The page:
Standardised morbidity rates: alcohol-related (XALC) (2013)
Geographical disparities in health present important research and policy challenges. Disparities can be indicative of different forms of spatially patterned advantage or disadvantage. Local age and sex-standardised hospital admissions rates can provide insights into health disparities and may act as input into health geographic research or local policy instruments.
Certain disease groups are internationally recognised as being indicators of poverty and deprivation. Their wide variation in incidence rates across a large city such as London can therefore provide important supplementary information on areas of deprivation that might otherwise be missed, as well as possible interventions.
The maps here show the spatial distribution of various disease groups and alcohol-related conditions, across London. A spatially-smoothed, age- and sex-standardised morbidity rate (SMBR1) was modelled at local area (MSOA) level, based on NHS Digital Hospital Episode Statistics data for 2013.
The data is extracted from a CDRC data record which includes non-spatially smoothed measures, and modelled raw observation counts, for the disease groups included on these maps and other main groups.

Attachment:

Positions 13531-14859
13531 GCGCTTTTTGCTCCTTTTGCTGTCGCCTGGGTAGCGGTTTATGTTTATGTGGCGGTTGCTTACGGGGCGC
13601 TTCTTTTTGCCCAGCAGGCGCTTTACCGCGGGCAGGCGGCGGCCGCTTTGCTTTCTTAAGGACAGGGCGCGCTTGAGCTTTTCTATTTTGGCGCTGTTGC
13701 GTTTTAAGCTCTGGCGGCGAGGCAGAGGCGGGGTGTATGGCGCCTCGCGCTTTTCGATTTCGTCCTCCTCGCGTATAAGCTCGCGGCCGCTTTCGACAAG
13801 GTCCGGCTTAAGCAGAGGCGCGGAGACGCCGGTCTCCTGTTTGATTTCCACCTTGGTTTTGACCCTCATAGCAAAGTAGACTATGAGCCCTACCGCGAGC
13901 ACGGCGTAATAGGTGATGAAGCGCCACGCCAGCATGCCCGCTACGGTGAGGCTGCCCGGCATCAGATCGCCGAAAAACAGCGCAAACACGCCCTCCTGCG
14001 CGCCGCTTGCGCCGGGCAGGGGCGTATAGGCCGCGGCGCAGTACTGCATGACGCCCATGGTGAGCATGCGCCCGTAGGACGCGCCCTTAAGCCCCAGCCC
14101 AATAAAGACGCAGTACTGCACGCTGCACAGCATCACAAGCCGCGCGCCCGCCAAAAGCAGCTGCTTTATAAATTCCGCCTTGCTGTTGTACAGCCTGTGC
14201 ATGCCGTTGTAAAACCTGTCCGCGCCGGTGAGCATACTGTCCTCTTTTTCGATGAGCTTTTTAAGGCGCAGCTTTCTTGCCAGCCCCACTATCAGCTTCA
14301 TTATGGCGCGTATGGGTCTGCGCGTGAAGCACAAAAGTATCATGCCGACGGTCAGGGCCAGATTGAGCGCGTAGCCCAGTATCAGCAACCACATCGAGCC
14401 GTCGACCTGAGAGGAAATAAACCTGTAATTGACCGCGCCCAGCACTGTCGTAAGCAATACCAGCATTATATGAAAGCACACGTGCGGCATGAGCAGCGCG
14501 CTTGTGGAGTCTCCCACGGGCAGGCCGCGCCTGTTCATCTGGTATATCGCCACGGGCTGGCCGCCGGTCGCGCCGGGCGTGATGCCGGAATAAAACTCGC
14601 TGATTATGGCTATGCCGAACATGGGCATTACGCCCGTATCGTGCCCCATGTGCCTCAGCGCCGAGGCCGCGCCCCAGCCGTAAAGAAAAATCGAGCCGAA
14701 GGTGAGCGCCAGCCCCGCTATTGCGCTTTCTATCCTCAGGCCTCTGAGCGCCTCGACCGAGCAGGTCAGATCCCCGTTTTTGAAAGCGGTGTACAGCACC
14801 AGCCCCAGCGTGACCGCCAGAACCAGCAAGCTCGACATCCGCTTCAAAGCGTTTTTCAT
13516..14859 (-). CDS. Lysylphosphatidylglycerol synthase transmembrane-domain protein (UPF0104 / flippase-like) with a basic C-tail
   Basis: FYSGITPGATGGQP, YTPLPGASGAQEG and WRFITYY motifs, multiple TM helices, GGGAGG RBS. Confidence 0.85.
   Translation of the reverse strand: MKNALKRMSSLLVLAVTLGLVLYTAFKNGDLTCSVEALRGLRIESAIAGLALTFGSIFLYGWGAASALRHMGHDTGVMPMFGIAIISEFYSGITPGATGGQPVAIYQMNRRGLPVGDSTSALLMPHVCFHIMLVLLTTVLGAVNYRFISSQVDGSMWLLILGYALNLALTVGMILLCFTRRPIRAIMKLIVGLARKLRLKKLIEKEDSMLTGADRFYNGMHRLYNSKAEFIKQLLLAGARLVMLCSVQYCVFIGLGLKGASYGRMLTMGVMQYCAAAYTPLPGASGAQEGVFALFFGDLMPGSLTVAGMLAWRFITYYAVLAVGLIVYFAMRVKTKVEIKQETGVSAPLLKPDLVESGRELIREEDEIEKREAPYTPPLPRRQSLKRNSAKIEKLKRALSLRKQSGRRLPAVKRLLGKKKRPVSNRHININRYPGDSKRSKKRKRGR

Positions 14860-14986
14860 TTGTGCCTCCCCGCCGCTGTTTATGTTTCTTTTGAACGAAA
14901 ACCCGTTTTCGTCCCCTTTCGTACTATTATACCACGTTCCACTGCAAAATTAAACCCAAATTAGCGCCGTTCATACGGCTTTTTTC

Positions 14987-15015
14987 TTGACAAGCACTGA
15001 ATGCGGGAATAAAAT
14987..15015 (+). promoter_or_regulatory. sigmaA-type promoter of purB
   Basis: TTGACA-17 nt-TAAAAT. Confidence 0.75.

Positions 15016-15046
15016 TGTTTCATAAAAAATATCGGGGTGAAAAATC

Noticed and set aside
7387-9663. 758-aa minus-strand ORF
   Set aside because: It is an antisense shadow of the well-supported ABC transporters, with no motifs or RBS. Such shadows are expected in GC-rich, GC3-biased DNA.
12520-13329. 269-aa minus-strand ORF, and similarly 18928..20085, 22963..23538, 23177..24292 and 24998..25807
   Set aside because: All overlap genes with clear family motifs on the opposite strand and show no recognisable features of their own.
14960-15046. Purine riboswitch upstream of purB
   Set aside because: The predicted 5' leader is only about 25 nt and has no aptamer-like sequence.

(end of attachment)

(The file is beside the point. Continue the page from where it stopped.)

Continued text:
The above map, of alcohol-related condition morbidity, and the below two maps, showing morbidity of cardiovascular diseases, and diabetes, show the same characteristic spatial pattern in London, with a east-west axis and high values in central southern London, these correlate with the well-known areas of relatively higher levels of deprivation and poverty in the capital.
Top three areas for modelled alcohol-related condition morbidity:
- Thornton Heath Central
- Shepherd's Bush West
- Wood Street (Waltham Forest)
Top three areas for modelled cardiovascular diseases morbidity:
- Southall Green
- Southall Park
- Southall North
Top three areas for modelled diabetes mellitus morbidity:
- Brixton North
- Notting Dale
- Stockwell West
Top three areas for modelled injury morbidity:
- Archway West
- Greenford South
- Archway East
Standardised morbidity rates: cardiovascular diseases (2G) (2013)
Standardised morbidity rates: Diabetes mellitus (2C) (2013)
As a corollary, looking at mobility rates of injuries, a hospitalisation which is less likely to be due to longer term lifestyle conditions and the challenges of deprivation, a less pronounced pattern appears - here the variations are spread more evenly through London, with some high values in some of the less deprived suburbs too.
Local mobility rates were calculated by Dr Jens Kandt and Dr Jakob Petersen at the Consumer Data Research Centre. All local area names from the House of Commons MSOA Names project.